Health Minister boasts ‘eggs-for-expired pills’ successful

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NONTHABURI, July 9 – More than 36 million unused or outdated tablets, worth over Bt40 million, were returned to health officials nationwide under the ‘eggs-for-expired pills’ campaign which proved successful, Public Health Minister Witthaya Buranasiri announced on Monday.

The public health ministry held the five-day campaign from July 2-6 to encourage residents countrywide to return old, expired tablets to 10,000 sub-district hospitals by using eggs as an incentive in exchange for the medicines.

Mr Witthaya said that the scheme was well received beyond expectation by the public with over 36 million pills returned. Most of the medicines were diabetes pills, followed by high blood pressure medications and those for reducing cholesterol in the blood.

The top three categories of the returned pills were valued at some Bt40 million while the rest of the returned medicines, about 17 million pills, were identified as antibiotics, drugs for relieving pain and reducing fever as well as drugs for curing chronic diseases.

The minister said that all the returned medicines will be incinerated on Friday at Bang Pa-In Industrial Estate in Ayutthaya province.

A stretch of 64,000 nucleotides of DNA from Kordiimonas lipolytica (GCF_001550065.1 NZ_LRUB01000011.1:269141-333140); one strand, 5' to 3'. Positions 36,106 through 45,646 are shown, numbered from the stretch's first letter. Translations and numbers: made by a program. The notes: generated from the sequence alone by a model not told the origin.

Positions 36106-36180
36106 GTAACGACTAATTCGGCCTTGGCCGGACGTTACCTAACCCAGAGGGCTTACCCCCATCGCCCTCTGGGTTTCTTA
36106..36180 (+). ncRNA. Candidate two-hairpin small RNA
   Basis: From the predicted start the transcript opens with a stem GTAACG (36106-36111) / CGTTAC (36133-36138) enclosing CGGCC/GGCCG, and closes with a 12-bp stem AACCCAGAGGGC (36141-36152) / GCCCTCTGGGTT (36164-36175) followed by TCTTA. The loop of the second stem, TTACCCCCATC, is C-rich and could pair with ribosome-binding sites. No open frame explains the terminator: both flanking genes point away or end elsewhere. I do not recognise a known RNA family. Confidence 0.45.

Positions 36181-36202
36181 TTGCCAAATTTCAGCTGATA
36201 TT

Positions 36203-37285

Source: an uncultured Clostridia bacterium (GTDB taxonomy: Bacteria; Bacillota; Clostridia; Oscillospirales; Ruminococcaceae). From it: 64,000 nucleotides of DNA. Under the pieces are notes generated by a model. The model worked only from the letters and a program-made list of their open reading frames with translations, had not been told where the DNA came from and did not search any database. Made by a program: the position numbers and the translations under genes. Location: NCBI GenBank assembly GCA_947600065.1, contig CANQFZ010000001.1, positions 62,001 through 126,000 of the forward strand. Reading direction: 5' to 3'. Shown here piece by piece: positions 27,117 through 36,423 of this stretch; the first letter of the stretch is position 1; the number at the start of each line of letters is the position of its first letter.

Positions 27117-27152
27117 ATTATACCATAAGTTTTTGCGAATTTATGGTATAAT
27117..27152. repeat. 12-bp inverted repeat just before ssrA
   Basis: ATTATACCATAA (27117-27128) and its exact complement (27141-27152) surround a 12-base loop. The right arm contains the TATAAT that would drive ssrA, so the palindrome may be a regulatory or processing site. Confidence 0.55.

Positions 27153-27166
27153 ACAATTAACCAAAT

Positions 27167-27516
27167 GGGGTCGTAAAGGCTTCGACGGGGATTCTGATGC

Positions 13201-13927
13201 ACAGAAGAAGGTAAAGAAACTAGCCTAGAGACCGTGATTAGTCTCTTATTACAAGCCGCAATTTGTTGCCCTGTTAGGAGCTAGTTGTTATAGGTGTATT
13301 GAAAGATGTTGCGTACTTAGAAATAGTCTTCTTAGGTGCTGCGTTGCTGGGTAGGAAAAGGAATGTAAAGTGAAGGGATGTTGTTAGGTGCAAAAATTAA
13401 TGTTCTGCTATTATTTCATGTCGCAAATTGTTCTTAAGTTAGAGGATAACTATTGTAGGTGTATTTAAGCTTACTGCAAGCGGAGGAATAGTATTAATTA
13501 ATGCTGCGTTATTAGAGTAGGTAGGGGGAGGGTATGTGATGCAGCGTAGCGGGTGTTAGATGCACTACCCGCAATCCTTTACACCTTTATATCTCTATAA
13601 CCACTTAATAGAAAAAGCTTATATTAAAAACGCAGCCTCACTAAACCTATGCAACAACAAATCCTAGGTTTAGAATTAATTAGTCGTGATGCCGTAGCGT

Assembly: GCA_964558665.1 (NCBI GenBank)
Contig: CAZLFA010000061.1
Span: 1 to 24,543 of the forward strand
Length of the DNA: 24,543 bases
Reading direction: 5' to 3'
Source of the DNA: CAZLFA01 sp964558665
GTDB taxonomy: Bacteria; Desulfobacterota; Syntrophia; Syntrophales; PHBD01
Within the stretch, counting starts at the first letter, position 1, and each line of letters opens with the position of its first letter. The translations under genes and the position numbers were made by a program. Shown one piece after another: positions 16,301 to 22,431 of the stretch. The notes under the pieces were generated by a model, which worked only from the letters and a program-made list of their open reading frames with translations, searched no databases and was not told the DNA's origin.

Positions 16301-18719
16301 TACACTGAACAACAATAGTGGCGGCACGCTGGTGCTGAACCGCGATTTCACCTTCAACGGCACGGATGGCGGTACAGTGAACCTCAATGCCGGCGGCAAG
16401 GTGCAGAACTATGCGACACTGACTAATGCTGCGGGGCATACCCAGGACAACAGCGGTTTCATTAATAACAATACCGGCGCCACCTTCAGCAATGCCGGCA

As for the capital, the ministry planned to run the programme from July 23-26 at nine Bangkok hospitals under the public health ministry, department stores and Skytrain stations.

Following the campaign results, Mr Witthaya said that the relevant agencies may have to improve drug packaging systems to prevent deterioration in drug quality.

Meanwhile, Deputy Public Health Minister Surawit Khonsomboon affirmed that all the returned pills will be completely destroyed and will not be reused for other patients.

Regarding the top three categories of the returned pills–related to diabetes, high blood pressure and cholesterol in the blood, the deputy minister pointed out that this showed that a large number of Thai people suffer from these diseases.

As the patients did not take the pills continuously as prescribed, this caused ineffective treatment, and the problems of using medicines unnecessarily.

He advised people suffering from chronic diseases to meet doctors as appointed and to bring the medications which were prescribed previously to show the doctor for appropriate new prescriptions.